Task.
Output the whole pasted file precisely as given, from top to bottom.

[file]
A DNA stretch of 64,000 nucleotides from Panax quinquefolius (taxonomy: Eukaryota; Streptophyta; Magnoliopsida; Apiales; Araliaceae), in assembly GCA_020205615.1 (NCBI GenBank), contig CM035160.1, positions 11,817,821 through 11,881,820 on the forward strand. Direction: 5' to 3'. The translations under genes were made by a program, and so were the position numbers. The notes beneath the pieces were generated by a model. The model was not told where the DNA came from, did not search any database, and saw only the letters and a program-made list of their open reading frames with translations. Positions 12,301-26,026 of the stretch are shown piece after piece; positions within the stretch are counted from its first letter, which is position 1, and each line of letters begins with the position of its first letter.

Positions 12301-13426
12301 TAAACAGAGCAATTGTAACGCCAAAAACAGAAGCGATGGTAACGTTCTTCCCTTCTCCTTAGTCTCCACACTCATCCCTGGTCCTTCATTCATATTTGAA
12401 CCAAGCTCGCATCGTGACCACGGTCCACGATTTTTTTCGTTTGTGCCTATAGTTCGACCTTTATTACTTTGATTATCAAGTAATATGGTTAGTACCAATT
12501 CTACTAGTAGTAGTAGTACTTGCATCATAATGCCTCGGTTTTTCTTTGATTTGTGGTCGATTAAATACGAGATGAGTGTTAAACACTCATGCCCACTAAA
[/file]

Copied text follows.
A DNA stretch of 64,000 nucleotides from Panax quinquefolius (taxonomy: Eukaryota; Streptophyta; Magnoliopsida; Apiales; Araliaceae), in assembly GCA_020205615.1 (NCBI GenBank), contig CM035160.1, positions 11,817,821 through 11,881,820 on the forward strand. Direction: 5' to 3'. The translations under genes were made by a program, and so were the position numbers. The notes beneath the pieces were generated by a model. The model was not told where the DNA came from, did not search any database, and saw only the letters and a program-made list of their open reading frames with translations. Positions 12,301-26,026 of the stretch are shown piece after piece; positions within the stretch are counted from its first letter, which is position 1, and each line of letters begins with the position of its first letter.

Positions 12301-13426
12301 TAAACAGAGCAATTGTAACGCCAAAAACAGAAGCGATGGTAACGTTCTTCCCTTCTCCTTAGTCTCCACACTCATCCCTGGTCCTTCATTCATATTTGAA
12401 CCAAGCTCGCATCGTGACCACGGTCCACGATTTTTTTCGTTTGTGCCTATAGTTCGACCTTTATTACTTTGATTATCAAGTAATATGGTTAGTACCAATT
12501 CTACTAGTAGTAGTAGTACTTGCATCATAATGCCTCGGTTTTTCTTTGATTTGTGGTCGATTAAATACGAGATGAGTGTTAAACACTCATGCCCACTAAA